Singin’ in the Rain, 1952.

Produced and Distributed by Metro Goldwyn Mayer (USA).
The most beloved of all screen musicals is also the most scholarly – a mock film-historical piece about the travails of a silent cinema star, Don Lockwood (Gene Kelly), struggling to make the transition into the talkies.
Some of the film’s choicest humour is, a little cruelly, at the expense of lofty diva Lina Lamont (Jean Hagen, who is priceless), Lockwood’s co-star in the preposterous The Duelling Cavalier, whose aura is destroyed by her Noo Yawk accent (“I cyan’t stan’im!”).
Gene Kelly and Stanley Donen’s classic, and the industry crisis it depicted, were paid due homage in Michel Hazanavicius’s brilliantly tricksy silent pastiche The Artist (2011).
via The 10 best films about films | Film | The Guardian

Neil Young through the Years by Bernstein and Clinch.

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For the first time, the Morrison Hotel Gallery is hosting an exhibition in all three of their locations – Long May You Run, a retrospective of Neil Young, charts his rise from Buffalo Springfield to refusing to settle down in his 70s.

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See more on Neil Young via Neil Young: an artist through the years – in pictures | Music | The Guardian

The Who at Monterey, California 1967.

BN-IZ091_061715_J_20150617172919The rock band The Who performs on stage at the Monterey Pop Festival on June 18, 1967, in Monterey, California.
The introduction as the band took the stage: “And this is a group that will completely destroy you in more way than one. This is The Who.” At the end of the set, they destroyed their instruments.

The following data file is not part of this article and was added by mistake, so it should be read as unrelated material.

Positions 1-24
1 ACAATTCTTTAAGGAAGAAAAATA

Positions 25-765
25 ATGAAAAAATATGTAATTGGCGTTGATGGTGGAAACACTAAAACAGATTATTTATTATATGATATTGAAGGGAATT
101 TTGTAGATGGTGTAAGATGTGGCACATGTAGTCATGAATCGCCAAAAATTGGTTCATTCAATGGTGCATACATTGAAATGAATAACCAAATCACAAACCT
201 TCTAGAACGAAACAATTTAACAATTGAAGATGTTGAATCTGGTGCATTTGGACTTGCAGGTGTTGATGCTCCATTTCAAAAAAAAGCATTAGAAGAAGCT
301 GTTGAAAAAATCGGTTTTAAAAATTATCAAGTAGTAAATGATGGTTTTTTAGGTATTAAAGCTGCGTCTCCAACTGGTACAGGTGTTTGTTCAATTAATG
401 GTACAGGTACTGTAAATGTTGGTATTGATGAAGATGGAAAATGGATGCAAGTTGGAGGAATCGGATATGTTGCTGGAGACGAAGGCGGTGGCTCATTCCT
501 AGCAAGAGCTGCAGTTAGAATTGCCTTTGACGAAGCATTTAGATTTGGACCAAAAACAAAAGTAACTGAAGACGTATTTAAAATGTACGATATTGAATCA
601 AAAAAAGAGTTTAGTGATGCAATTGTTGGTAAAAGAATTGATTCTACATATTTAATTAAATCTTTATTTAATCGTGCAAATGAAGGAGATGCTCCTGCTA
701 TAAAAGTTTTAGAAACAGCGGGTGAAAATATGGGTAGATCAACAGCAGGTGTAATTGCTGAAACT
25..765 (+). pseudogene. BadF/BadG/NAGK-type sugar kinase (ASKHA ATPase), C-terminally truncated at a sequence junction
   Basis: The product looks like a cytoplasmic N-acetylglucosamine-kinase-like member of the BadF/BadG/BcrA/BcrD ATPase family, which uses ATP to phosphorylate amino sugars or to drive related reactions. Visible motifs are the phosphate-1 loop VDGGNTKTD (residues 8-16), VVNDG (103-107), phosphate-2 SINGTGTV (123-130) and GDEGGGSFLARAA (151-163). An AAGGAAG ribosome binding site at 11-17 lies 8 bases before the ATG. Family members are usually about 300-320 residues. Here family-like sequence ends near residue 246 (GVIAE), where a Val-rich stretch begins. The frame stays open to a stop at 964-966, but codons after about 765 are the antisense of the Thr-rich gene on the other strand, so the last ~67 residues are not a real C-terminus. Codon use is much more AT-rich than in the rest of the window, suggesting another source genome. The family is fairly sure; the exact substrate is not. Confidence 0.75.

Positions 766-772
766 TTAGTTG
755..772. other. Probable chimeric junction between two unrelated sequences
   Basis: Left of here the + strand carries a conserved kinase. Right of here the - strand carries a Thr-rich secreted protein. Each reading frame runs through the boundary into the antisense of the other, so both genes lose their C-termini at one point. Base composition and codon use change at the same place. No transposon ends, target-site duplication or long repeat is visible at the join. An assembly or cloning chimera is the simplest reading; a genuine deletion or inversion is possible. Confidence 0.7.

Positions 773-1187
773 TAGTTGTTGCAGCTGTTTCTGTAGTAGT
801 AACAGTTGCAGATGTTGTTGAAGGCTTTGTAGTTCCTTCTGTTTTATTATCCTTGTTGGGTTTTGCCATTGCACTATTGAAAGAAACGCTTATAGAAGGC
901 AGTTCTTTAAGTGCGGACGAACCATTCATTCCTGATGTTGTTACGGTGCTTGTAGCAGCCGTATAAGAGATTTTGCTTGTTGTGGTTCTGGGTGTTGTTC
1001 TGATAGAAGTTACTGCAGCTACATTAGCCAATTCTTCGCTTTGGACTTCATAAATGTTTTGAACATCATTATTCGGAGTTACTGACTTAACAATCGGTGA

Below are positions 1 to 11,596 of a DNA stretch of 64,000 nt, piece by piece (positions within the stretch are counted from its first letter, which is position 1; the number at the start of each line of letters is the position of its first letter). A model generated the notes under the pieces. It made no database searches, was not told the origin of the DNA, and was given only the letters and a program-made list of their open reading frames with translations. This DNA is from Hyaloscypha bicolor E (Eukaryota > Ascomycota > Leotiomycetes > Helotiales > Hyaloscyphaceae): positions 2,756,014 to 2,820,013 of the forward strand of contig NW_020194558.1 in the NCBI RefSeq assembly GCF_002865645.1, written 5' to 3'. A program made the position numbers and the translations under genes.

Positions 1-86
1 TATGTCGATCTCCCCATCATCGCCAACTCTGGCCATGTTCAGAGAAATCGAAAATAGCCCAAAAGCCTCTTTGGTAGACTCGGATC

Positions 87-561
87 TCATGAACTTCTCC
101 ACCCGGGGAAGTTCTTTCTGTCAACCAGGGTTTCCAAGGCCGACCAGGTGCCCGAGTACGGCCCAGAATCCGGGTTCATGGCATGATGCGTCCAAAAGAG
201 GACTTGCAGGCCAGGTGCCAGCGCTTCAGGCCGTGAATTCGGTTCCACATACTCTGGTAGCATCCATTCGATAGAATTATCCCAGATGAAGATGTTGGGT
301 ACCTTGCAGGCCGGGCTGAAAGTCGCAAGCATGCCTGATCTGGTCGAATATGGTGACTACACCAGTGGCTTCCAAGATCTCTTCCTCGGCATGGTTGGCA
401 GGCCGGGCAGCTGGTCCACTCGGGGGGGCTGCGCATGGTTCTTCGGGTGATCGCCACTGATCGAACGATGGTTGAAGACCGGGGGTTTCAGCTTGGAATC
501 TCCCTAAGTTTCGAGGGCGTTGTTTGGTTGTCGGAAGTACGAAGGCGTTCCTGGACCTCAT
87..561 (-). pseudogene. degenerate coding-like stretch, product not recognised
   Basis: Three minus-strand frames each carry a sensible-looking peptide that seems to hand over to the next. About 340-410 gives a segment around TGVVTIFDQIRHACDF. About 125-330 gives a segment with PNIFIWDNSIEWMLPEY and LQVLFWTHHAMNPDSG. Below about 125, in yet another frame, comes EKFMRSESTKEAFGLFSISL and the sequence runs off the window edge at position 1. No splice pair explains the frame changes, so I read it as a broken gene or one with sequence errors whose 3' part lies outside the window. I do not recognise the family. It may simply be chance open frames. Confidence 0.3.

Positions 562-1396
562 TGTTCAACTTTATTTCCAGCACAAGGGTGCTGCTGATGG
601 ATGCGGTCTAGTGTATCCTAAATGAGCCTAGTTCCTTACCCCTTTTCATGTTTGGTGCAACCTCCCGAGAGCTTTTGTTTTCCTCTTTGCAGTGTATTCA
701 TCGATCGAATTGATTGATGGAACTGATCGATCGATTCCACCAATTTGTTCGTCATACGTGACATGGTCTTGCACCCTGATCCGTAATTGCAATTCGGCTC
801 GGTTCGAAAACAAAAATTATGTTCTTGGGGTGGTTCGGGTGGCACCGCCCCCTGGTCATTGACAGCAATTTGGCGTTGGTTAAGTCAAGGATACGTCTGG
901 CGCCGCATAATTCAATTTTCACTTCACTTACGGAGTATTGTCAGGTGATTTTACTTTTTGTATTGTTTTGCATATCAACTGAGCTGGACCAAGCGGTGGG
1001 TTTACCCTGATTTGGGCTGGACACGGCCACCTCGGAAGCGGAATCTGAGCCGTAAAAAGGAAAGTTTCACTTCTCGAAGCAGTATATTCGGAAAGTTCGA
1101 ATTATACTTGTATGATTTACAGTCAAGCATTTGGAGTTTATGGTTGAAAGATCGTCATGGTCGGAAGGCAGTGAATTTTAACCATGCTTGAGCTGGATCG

A flip of a coin reportedly determined that The Who would take the stage before Jimi Hendrix.
Then in an effort to one-up the Who, Jimi Hendrix lit his guitar on fire at the end of his own set.
Photo: Paul Ryan/Michael Ochs Archives/Getty Images
via #TBT: The Who Plays a Destructive Set at Monterey Pop Festival 1967 – Photo Journal – WSJ.

The Select-O-Matic Jukebox ,1948.

Myron Holbert, shown with the Seeburg Selec-O-Matic "200" library demonstrated for the first time in Los Angeles, April 2, 1948. It stores and automatically plays 200 selections which are accomplished by merely setting a lever to play either side or both sides of any record in the whole library and the whole library can be played without anyone touching the records. A revolutionary development is the playing of both sides of the record without turning it over. (AP Photo)

Myron Holbert, shown with the Seeburg Select-O-Matic “200” library demonstrated for the first time in Los Angeles, April 2, 1948. It stores and automatically plays 200 selections which are accomplished by merely setting a lever to play either side or both sides of any record in the whole library and the whole library can be played without anyone touching the records. A revolutionary development is the playing of both sides of the record without turning it over. (AP Photo)

In this photo from April of 1948 we see engineer Myron Holbert, who’s showing off the Seeburg Select-O-Matic jukebox.
The machine held a relatively enormous library of music — 200 selections!
And although the jukebox became a symbol of the postwar teen music explosion, it predates the 1950s.
In fact, it was during the 1930s that America saw an incredible rise in the number of jukeboxes filling dance halls and diners.
Source: This Was a Jukebox in 1948

E A Presley’s Army Days, 1958-1960.

26 March 1958, Fort Chaffee, Arkansas:
Private Elvis Presley contemplates his next two years of army service while awaiting issue of more clothing.
Presley was sent to Fort Hood, Texas, for eight weeks of basic training with the tough Second Armoured Division.
Image Credit: Photograph by Bettmann/Bettman Archive.

See more fantastic images of Elvis via Elvis Presley: a life in pictures, 40 years after his death | Music | The Guardian